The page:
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October 29, 2009

Glazing: To low fire or To high fire? That is the question.

Over the past 3 years glazing has been a great learning experience.  Especially in working with cone 6 and low fire glazes.  The mix and match of temperatures and chemicals can make your head spin.  But basically you have to ask yourself 2 things when dealing with each.   Do you want bright and vivid colors that stay were you put them?  Do you want you ware to be sturdy and to stand up to abuse?

High fire clays and glazes are sturdier and can take a lot more abuse for day to day ware than low fire glazes.  The glazes typically have a lot more depth and motion than with low fire. But the colors are more muted unless you are working with Mason Stains.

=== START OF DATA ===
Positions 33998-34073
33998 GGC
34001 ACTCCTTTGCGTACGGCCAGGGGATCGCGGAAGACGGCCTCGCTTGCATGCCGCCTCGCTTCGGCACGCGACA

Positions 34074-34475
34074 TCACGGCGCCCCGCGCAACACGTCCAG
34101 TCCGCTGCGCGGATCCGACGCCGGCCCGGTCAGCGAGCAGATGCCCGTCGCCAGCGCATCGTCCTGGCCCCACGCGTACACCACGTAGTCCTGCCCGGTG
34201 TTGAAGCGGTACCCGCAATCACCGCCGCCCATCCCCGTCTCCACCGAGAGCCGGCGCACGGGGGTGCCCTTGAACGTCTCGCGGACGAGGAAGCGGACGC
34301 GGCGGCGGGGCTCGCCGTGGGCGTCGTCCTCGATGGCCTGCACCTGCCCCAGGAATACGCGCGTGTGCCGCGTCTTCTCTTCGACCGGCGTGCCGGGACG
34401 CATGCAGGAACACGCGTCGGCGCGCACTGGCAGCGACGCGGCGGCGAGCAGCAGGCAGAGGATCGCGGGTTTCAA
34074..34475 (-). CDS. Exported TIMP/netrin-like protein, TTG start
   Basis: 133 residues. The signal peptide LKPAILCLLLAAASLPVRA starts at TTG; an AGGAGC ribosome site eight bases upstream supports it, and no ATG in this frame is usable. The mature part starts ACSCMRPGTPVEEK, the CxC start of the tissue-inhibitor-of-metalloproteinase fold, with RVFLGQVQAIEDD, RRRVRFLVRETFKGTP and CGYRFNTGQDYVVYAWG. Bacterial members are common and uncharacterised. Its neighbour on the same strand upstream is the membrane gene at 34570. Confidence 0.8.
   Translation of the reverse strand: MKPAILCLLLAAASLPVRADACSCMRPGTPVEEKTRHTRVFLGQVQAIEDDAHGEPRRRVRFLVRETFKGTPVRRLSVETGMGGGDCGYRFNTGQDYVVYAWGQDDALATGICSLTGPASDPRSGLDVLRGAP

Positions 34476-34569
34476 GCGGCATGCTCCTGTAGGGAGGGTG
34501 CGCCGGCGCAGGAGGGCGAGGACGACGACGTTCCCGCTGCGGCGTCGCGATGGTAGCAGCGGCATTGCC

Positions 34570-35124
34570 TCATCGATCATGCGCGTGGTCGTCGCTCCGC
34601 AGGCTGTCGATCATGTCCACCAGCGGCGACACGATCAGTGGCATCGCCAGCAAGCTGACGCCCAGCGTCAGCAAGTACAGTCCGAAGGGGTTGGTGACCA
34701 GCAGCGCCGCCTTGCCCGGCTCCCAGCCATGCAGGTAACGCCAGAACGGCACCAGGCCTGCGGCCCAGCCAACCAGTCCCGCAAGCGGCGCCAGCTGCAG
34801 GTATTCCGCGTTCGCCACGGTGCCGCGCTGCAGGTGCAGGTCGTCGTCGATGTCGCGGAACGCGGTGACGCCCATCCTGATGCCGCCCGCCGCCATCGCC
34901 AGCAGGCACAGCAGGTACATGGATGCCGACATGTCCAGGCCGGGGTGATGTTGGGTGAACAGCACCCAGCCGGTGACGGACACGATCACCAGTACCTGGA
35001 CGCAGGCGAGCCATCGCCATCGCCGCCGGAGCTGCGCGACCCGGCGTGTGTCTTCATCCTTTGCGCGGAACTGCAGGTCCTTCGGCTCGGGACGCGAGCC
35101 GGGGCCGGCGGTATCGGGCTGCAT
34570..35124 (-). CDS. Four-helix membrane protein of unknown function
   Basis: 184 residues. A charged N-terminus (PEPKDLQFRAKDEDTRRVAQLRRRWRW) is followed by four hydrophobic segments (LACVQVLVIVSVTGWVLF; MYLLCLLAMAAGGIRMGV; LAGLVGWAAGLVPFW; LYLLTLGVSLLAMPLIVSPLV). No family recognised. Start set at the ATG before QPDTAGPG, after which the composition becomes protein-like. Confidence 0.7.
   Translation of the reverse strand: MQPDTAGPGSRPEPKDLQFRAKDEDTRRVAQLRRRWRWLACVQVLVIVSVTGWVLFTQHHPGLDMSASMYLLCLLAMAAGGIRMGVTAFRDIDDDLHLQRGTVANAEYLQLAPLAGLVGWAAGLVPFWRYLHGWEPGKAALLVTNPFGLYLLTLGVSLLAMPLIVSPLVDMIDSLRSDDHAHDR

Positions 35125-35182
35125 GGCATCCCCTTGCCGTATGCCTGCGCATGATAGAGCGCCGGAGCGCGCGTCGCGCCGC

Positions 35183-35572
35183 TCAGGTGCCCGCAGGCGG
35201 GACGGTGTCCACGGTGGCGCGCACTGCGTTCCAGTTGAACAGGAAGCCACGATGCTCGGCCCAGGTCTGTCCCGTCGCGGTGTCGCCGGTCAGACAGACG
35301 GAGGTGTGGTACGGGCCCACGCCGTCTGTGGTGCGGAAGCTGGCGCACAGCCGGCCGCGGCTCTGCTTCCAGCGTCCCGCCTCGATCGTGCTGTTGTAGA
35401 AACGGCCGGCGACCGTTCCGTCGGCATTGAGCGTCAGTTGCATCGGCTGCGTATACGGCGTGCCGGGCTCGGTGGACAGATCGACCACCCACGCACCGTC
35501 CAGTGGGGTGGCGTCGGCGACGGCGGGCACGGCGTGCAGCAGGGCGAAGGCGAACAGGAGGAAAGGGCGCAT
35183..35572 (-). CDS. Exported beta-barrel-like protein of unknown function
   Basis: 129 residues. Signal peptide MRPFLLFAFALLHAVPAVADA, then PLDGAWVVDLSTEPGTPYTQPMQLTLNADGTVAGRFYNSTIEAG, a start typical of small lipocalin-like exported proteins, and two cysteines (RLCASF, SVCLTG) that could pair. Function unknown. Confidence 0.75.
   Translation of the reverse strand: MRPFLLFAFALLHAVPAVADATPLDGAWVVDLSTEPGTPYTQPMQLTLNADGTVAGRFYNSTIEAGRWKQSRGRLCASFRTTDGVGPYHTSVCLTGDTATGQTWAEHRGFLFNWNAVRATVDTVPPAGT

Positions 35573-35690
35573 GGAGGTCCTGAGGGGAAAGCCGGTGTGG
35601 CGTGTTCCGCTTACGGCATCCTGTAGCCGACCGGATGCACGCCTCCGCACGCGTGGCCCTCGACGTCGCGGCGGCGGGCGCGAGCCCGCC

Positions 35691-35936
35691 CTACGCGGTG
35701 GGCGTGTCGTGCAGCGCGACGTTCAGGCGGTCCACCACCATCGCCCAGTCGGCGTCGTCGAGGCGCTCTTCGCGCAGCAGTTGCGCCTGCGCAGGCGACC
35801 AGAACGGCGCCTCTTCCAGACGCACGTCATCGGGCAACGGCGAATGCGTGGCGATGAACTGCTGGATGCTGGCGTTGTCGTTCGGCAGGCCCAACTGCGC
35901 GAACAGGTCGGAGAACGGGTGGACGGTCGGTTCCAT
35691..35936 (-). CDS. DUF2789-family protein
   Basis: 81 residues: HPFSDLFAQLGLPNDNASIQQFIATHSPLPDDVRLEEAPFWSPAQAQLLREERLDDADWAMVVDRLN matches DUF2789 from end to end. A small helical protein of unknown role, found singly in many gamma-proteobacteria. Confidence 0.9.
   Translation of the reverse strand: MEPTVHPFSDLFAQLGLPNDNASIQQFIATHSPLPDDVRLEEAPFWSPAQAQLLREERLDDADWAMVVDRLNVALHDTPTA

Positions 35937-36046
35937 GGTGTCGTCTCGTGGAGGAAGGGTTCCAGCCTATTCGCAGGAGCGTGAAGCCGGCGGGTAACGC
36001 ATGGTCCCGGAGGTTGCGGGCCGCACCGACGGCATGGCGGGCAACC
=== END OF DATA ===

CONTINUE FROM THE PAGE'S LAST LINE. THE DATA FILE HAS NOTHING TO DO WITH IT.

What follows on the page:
Low fire clays and glazes are bright and vivid and stay were you want them. But the look can be too stark unless you are good artist and have fluidity with a paint brush.  The ware also tends to be brittle during usage.

I guess you could say that with high fire the art is more impressionistic and with low fire it can be more modern and realistic.

Can you tell I am biased with high fire?  I like the look and feel of high fire, the durability and the movement than you can get with high fire glazes quickly and efficiently. I find it more interesting, but that is me, and others have other opinions.  But that is the great thing about working and playing at a pottery studio, you can be strict and straight or you can be lose and free form or experiment and do both.

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